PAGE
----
________________ CM . . . . Volume XVII Number 3. . . .September 17, 2010


Beat the Band.

Don Calame.
Somerville, MA: Candlewick Press (Distributed in Canada by Random House Canada), 2010.
390 pp., hardcover, $20.00.
ISBN 978-0-7636-4633-2.

Subject Headings:
Popularity -Fiction.
High schools -Fiction.
Roes groups -Fiction .

Grades 8-10 / Ages 13-15.

Review by Dave Jenkinson.

***1/2 /4

Reviewed from Advance Reading Copy.



“This is it, dawgs,” I say. “From boys to man. Tenth grade is the year we tag all the bases. First, second, third, and then we slide into home.”

“I'd just be happy to step into the batter's box again,” Sean says.

I shoot him a gimme-a-break look. “Don't be so mopey, dude. Tianna was just a practice swing. Now you're primed to aim for the fences.

Readers first met best friends Matt Gratton, Sean Hance and Cooper Redmond in Swim the Fly, but this time it's Coop, not Matt, who is narrating the story. While the previous novel had seen both Matt and Sean finding girlfriends, as the boys enter grade 10 at Lower Rockville High, Coop has decided that this will be the year that, sexually speaking, the trio (but, especially him) will round the bases.

     Life, in the form of Mrs. Turres, the boys' Health teacher, tosses Coop a knuckleball when he is teamed up with Helen Harriwick to present the topic of contraception to the class. While Coop had hoped that the pairing lottery would see him partnered with one of the Phenomenal Four, Prudence Nash, Kelly West, Bronte Hastings and Gina Lagotta, instead Coop, a D student, finds himself “burdened” with an A student partner, but one who had become a social pariah in grade 8 when she was tagged with the nickname Hot Dog Helen. Though readers briefly encountered Helen in Swim the Fly, no explanation was provided for her nickname, though its possible sexual connotations were implied.

      Immediately, the egocentric Coop fears that his being associated with Hot Dog Helen in any way will drastically reduce his chances of even getting to first base with a girl, a fear that is confirmed in his mind when some classmates begin referring to him as Corn Dog. Coop's numerous attempts to change the partnering just make Mrs. Turres more adamant that the pairing will continue to work together.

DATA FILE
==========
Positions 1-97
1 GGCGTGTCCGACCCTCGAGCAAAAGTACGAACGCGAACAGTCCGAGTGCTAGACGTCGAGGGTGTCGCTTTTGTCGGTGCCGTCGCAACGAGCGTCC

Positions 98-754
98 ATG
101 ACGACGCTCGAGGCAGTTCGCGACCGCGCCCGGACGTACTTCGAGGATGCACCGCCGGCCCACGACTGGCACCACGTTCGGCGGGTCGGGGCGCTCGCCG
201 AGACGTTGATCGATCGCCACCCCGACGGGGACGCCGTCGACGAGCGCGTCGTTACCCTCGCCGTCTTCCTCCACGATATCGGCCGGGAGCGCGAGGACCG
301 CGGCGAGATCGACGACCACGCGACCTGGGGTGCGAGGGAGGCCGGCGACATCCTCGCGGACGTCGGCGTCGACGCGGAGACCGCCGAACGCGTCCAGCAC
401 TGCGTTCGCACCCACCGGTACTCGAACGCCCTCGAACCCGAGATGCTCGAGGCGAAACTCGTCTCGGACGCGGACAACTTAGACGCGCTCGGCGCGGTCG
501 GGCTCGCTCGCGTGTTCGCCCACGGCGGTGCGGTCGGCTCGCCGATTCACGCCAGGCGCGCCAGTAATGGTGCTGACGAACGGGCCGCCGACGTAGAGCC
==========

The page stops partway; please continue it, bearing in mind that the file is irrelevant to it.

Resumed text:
When Coop sees a notice for a school Battle of the Bands competition to take place in December, he believes he has found a way to more than compensate for his being paired with Hot Dog Helen. “Here is my miracle. Win the battle of the bands and the Hot Dog Helen taint will be obliterated by my rock-and-roll awesomeness. And who gets to tag more bases than a rock god. No one.”

      However, Coop faces two large problems. Firstly, his band, Arnold Murphy's Bologna Dare, exists in name only, a fact that had been made clear by Matt in Swim the Fly. Secondly, and more immediately, a demo disk is due almost immediately, and without Matt or Sean's knowledge but with the help of his father, a former rock-and-roll band member in his youth, Coop downloads some songs from an obscure Canadian group Coop found on the Internet.

      Author Calame adds one more piece to Coop's seemingly eventual downfall when Prudence Nash, one of the Phenomenal Four and “the third hottest girl in the school,” volunteers to help Coop permanently rid the school of Hot Dog Harriet. All that is required of Coop is that he obtain Harriet's locker combination and assist the Phenomenal Four in filling in the necessary personal details on “Helen's” application for admission to Our Lady of Mercy school.

      Helen does eventually share with Coop the grade eight origins of her nickname, an explanation that demonstrates how enduring teenage girls' jealousies can be. Readers can, of course, correctly anticipate that Coop's feelings about Helen will eventually change, but his continuing self-centredness prevents him from publicly acting on them until the book's climax which occurs during the Battle of the Bands competition.

      Even longer than Swim the Fly, Beat the Band is still a fast, laugh-out-loud read as the short, reader-engaging chapters just fly by. Coop, despite being egocentrism personified, is still a likeable character, and his world of adolescent sexual fantasies is both funny and most believable.

      Adolescent males who have read Swim the Fly will enjoy seeing Matt from someone else's perspective and will undoubtedly wonder if the on-line game playing Sean will get to star in Calame’s next book.

Highly Recommended.

Dave Jenkinson, CM‘s editor, lives in Winnipeg, MB.

To comment on this title or this review, send mail to cm@umanitoba.ca.

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